Did the Cold War Start as the Second World War Ended?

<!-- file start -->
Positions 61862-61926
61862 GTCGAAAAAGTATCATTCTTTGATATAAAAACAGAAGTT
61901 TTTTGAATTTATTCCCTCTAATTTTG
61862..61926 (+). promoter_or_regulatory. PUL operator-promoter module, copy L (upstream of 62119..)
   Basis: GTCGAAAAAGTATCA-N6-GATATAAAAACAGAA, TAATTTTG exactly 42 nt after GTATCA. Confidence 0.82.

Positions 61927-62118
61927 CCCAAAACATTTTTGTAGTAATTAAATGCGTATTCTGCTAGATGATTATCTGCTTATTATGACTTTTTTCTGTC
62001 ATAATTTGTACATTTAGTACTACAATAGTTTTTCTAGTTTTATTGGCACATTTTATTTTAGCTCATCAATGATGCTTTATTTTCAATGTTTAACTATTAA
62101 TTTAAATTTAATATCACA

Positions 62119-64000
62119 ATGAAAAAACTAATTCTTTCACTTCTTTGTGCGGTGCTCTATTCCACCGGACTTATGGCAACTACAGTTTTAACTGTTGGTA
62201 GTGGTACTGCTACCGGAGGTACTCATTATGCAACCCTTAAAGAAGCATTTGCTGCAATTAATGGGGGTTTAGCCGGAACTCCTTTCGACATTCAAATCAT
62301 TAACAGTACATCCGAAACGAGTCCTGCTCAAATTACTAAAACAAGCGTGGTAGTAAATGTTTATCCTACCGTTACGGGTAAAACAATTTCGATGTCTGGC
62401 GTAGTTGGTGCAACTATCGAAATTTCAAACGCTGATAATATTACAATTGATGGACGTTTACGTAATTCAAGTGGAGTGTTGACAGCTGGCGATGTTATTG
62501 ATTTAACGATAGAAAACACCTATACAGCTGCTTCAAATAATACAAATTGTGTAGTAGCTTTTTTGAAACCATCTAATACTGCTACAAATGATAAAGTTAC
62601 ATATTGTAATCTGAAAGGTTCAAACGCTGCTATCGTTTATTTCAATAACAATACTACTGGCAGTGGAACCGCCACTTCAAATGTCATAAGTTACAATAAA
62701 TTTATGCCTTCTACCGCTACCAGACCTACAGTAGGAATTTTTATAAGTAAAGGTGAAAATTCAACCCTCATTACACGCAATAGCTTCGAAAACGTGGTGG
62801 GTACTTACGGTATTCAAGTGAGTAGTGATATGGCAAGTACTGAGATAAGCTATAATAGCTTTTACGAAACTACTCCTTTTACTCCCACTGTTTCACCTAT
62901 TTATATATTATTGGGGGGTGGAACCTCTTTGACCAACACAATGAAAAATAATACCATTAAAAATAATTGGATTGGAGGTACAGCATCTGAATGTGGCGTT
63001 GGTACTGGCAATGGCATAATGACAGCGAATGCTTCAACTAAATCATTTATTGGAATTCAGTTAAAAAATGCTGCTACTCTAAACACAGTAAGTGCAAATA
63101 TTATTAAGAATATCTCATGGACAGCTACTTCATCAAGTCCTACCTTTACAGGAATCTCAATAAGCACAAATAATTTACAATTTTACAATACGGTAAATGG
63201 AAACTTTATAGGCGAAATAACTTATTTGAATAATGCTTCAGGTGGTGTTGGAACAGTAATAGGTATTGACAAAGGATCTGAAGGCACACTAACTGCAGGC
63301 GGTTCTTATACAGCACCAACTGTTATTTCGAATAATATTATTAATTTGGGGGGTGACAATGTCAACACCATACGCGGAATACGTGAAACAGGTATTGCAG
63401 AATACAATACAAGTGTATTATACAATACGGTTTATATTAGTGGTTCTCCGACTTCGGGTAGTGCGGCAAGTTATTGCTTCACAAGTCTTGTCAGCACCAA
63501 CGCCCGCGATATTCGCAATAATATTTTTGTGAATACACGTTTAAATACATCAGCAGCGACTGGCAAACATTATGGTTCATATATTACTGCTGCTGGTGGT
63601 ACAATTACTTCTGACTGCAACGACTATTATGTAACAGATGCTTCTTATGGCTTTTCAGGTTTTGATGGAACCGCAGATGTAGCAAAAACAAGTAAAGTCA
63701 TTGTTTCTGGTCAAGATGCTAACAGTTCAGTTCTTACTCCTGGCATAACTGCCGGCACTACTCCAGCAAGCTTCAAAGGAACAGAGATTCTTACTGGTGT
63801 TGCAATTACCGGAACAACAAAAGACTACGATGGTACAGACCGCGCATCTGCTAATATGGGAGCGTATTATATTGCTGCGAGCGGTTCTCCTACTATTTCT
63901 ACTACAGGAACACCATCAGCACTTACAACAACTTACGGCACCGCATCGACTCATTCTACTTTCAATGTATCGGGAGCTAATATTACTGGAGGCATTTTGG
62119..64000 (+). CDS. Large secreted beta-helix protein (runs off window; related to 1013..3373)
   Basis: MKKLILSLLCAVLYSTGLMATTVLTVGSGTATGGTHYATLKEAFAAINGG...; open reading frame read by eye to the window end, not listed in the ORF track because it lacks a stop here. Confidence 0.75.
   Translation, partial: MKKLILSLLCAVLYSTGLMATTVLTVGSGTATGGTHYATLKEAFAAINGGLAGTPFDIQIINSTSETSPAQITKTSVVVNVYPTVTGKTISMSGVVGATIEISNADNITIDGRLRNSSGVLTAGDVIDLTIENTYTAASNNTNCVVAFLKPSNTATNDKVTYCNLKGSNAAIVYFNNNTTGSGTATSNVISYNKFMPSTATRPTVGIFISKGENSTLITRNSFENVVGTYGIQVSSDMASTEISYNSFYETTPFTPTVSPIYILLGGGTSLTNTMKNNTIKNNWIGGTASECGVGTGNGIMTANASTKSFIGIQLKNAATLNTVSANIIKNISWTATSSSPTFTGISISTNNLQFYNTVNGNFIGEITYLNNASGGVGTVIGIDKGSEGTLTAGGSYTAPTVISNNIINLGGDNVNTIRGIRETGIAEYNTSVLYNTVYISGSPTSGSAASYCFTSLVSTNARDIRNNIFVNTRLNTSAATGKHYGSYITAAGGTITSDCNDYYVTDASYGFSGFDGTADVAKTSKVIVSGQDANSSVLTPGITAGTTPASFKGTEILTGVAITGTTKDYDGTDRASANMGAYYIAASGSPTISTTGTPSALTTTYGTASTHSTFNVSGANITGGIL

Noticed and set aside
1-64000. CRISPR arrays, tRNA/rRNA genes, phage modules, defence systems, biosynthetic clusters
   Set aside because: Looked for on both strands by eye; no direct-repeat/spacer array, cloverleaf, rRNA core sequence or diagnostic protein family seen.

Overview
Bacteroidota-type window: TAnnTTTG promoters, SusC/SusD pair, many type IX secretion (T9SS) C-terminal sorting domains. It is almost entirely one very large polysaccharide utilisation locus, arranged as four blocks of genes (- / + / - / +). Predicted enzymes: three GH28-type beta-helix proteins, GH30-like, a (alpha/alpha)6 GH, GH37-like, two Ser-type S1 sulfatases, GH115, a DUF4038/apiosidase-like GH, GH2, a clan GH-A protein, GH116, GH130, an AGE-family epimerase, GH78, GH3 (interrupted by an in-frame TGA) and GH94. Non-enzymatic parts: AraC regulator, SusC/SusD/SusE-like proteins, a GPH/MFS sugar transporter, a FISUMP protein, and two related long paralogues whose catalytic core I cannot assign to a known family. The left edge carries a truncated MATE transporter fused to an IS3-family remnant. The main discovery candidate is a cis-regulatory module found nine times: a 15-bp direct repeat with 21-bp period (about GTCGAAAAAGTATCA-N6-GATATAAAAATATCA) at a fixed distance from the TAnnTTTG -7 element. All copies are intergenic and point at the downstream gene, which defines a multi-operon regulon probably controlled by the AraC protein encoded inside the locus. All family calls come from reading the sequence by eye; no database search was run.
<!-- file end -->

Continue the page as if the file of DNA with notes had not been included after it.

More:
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The Second World War ended in 1945 with the victory of ‘the Grand Alliance’ of the USSR, the USA and Britain. Although on the surface it appeared the West and the Soviets had reached a mutual understanding in their quest to defeat the Axis powers, strains in their relationship during the war and in the years preceding it suggests that conflict was imminent. Thus, certain actions by both the USA and the USSR can be interpreted as prompting the Cold War as early as 1945. As the Cold War did not involve direct conflict between the USA and USSR, locating its origin is a topic of contention. However, the breakdown in relations between the emerging superpowers during the war and the consequences of the disbandment of the Grand Alliance can be interpreted as the start of the Cold War. Tensions during wartime conferences paved the way for post-war conflict and it can be argued that as soon as the common enemy of Hitler was destroyed, the disparity in post-war aims of the superpowers led to the Cold War. The conferences of ‘the Big Thee’ at Yalta and Potsdam produced areas of tension surrounding plans for Germany and Poland, highlighting the USA fear of USSR’s expansion. Therefore Stalin’s policies for these countries can be construed as an attempt to form an ‘Eastern Bloc’, knowing this to be in complete contradiction with Western ideals for a world without spheres of influence. However, there is not much evidence to suggest the USSR’s was pursuing expansionist aims at this point, and in fact was simply securing its borders. In addition, although the USSR agreed to maintain ‘democracy’ in war conferences, a clear definition of democracy was never specified and from this confusion, hostility regarding broken promises arose. Nevertheless, regardless of intentions, the consequence of Russia’s treatment of Eastern European states as WW2 ended is a key reason for the
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